Some black clergy see no good presidential choice between a Mormon candidate and one who supports gay marriage, so they are telling their flocks to stay home on Election Day. That’s a worrisome message for the nation’s first African-American president, who can’t afford to lose any voters from his base in a tight race.
The pastors say their congregants are asking how a true Christian could back same-sex marriage, as President Barack Obama did in May. As for Republican Mitt Romney, the first Mormon nominee from a major party, congregants are questioning the theology of the Church of Jesus Christ of Latter-day Saints and its former ban on men of African descent in the priesthood.
screenshot via Vice.com
With London’s summer of sport over, the focus moves to Brazil. The country is hosting the World Cup in 2014, and the Olympics come 2016, and fashion, never to be outdone, is ready to make its own handover.
On course to become the fifth largest economy by 2025, Brazil has the resources to become the next fashion capital, and the international industry is beginning to take notice. Lucas Nascimento, Pedro Lourenço and jeweller Fernando Jorge are Brazilian buzz names, and London’s The Shop at Bluebird hosts pop-up Brazil Rising from this Friday to showcase new talent.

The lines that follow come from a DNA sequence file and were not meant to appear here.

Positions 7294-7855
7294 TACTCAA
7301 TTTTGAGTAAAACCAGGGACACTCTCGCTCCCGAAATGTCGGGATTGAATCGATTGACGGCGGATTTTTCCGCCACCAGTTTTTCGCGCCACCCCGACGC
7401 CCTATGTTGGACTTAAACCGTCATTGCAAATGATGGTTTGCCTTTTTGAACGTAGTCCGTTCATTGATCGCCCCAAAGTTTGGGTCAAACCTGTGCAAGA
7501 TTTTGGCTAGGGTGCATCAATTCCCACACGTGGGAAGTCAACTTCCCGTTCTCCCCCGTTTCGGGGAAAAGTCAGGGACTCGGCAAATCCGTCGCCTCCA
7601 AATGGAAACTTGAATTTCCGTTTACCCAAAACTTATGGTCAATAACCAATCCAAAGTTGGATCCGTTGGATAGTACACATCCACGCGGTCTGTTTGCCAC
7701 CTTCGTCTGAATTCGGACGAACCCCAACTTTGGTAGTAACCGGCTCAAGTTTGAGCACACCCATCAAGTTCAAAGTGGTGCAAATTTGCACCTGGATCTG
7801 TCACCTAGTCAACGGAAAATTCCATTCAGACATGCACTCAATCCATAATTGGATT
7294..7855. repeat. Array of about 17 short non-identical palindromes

NBC News, along with a leading US newspaper, insist that Egyptians should be grateful to the US for having ‘freed’ them
By Glenn Greenwald
An injured Egyptian protester looks on during clashes with riot police near the US embassy in Cairo. Photograph: Khaled Desouki/AFP/Getty Images
One prominent strain shaping American reaction to the protests in the Muslim world is bafflement, and even anger, that those Muslims are not more grateful to the US. After all, goes this thinking, the US bestowed them with the gifts of freedom and democracy – the very rights they are now exercising – so how could they possibly be anything other than thankful? Under this worldview, it is especially confounding that the US, their savior and freedom-provider, would be the target of their rage.
On Wednesday, USA Today published an article with the headline “After attacks in Egypt and Libya, USA Today asks: Why?” The paper appeared to tell its readers that it was the US that freed the Egyptian people from tyranny:
“Attacks in Libya that left four US diplomats dead – including Ambassador Christopher Stevens – and a mob invasion of the US Embassy in Cairo, in which the US flag was torn to shreds, have left many to wonder: How can people the USA helped free from murderous dictators treat it in such a way?”
Pat Robertson began publicly criticizing the drug war in December 2010, and he has become more vocal since. Unlike the vague critiques often heard from prominent figures—even Barack Obama has called the drug war a failure—Robertson’s insights have been precise, and consistent, and deeply-rooted. “We here in America make up 5 percent of the world’s population, but we make up 25 percent of jailed prisoners,” he noted in March, appearing genuinely moved by the issue. “I really believe we should treat marijuana the way we treat … alcohol,” he told the New York Times. Beyond the practical argument, Robertson sees the moral dimension: “I believe in working with the hearts of people, and not locking them up.”